In his famous book ‘The Wisdom of Crowds’ James Surowiecki, a writer and New Yorker columnist, argues that this line of reasoning is a sequence of inter-dependant decisions: when people figure out what a stock is worth, they do not value the company, but what others believe the stock is worth. They take their cues not from economics but from the crowd.

The stock price, therefore, can move significantly from its economic foundation. Though the market does eventually get prices right, in the meantime it creates bubbles.

It is diversity, the balance between what everyone knows and pieces of private information, that makes a difference between a mad crowd and smart investors. The combination of different pieces of knowledge, some right, some wrong, keeps the crowd wise. The more there are investors who refuse to buy just because all the others are buying, or vice versa, the better.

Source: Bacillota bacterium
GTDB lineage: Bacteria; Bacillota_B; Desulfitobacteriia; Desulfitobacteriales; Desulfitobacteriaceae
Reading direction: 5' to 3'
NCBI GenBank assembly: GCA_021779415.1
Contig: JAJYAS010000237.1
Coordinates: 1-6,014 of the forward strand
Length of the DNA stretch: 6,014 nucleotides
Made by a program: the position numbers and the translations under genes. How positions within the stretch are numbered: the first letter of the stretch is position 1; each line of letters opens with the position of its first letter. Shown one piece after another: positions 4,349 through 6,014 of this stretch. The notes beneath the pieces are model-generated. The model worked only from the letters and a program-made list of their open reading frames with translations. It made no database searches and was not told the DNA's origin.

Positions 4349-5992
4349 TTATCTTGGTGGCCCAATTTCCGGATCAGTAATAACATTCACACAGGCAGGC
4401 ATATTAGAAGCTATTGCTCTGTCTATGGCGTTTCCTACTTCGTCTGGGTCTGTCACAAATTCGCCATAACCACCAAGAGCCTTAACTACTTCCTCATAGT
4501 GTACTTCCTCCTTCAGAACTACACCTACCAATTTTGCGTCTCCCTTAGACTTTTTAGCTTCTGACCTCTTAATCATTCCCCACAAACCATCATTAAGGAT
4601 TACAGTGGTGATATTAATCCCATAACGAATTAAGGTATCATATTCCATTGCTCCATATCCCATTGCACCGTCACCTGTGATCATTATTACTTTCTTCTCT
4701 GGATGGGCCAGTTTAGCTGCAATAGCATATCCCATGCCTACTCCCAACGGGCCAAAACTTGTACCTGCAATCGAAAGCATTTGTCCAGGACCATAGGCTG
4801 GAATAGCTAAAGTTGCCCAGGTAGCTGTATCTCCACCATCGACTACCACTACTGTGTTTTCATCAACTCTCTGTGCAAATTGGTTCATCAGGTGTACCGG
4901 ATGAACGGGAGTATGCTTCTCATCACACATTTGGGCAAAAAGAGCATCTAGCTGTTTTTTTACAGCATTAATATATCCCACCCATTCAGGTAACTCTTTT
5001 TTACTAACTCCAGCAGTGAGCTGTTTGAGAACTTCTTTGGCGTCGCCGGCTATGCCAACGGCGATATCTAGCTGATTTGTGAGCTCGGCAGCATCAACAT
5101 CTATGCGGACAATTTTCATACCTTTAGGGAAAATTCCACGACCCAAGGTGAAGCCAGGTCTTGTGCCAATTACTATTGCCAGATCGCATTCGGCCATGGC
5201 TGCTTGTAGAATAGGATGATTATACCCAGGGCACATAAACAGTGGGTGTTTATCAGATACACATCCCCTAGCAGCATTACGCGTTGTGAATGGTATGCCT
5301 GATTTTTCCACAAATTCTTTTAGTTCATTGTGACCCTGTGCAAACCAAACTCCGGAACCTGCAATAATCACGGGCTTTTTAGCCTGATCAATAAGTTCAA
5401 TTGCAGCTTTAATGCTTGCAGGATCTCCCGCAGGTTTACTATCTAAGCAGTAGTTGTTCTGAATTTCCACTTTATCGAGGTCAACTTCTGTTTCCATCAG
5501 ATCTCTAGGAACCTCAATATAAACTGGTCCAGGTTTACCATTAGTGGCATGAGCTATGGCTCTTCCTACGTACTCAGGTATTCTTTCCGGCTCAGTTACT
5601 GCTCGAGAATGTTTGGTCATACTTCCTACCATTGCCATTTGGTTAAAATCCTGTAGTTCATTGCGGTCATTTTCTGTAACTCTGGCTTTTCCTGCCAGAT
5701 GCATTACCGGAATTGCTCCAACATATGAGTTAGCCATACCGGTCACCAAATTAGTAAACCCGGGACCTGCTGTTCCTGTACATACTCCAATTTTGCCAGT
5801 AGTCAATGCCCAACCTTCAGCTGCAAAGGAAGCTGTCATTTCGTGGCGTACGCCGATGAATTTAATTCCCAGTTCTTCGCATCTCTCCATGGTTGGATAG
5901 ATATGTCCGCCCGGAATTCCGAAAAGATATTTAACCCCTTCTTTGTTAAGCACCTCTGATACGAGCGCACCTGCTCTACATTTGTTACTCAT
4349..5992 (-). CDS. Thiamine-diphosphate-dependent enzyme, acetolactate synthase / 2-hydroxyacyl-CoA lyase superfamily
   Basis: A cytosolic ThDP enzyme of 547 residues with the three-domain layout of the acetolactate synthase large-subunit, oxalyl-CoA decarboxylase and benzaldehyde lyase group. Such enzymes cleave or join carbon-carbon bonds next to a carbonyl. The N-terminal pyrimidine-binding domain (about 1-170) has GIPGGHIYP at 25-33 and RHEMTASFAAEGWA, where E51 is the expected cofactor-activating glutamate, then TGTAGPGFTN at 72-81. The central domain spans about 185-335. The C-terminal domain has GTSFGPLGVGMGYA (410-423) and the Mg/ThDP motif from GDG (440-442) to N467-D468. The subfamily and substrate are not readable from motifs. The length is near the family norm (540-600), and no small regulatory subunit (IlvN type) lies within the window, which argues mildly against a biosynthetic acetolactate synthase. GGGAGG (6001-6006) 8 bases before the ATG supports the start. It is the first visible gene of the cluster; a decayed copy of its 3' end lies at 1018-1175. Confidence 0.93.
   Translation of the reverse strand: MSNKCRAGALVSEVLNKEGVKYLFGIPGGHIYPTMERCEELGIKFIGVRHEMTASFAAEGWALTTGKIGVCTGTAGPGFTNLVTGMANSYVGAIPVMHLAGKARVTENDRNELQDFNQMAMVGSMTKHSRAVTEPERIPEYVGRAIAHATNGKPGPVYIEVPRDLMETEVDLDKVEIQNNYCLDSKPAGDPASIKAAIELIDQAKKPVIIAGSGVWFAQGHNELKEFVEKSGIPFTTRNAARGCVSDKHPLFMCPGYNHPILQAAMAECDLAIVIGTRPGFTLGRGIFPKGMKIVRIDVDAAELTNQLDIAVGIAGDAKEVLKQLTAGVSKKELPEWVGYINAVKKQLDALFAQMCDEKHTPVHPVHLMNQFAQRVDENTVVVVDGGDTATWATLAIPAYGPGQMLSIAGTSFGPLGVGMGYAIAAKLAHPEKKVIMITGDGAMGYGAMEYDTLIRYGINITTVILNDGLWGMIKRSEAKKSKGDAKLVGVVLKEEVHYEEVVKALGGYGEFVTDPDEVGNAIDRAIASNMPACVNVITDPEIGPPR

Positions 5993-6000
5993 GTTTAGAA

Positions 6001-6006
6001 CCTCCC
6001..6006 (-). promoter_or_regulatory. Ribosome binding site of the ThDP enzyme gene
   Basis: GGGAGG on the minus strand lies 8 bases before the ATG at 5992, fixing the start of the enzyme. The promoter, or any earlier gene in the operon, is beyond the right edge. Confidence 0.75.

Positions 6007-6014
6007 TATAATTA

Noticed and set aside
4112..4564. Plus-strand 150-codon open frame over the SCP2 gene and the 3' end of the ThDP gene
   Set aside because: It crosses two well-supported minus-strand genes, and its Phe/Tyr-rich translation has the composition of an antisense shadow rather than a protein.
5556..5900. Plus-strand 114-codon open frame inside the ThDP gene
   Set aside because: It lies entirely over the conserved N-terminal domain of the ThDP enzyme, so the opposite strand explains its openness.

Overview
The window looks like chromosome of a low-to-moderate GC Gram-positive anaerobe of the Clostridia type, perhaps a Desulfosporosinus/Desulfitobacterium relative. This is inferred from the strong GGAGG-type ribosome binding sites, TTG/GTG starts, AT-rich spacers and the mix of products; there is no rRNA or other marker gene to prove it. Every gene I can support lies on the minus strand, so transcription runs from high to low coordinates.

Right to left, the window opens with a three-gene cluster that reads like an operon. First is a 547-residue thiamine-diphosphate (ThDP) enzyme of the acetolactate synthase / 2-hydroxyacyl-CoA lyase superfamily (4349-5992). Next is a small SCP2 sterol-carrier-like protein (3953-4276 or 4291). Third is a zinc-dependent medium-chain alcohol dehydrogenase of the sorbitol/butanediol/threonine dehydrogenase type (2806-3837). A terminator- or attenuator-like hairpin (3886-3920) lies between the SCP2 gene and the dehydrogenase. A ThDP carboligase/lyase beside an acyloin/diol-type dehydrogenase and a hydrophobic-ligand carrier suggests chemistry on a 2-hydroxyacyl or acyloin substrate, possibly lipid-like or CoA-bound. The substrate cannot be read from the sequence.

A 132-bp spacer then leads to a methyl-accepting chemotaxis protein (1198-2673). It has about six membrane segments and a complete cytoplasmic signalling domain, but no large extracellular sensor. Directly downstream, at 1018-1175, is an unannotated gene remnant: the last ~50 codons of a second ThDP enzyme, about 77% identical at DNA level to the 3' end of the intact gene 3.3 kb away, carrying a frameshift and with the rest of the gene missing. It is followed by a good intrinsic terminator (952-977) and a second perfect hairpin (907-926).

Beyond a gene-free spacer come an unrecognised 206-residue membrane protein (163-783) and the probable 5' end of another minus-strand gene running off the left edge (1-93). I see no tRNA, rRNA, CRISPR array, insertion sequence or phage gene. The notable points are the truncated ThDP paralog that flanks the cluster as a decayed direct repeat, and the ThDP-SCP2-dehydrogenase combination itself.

Evgeniy Dankevich: 'Regulators should worry less about insiders, and more about abusers'

‘Market without inside is impossible,’ says Evgeniy Dankevich, CEO of OTKRITIE Brokerage house in Moscow. ‘Let us imagine a market where all information is distributed equally and simultaneously to everyone. When an accident happens in a well belonging to an oil company, its shares would plunge from, say, $10 to $5 in a matter of seconds. This would be a catastrophe.’ If, he argues, there was inside trading, the change would be smoother and the market would have time to adjust to new information and act rationally.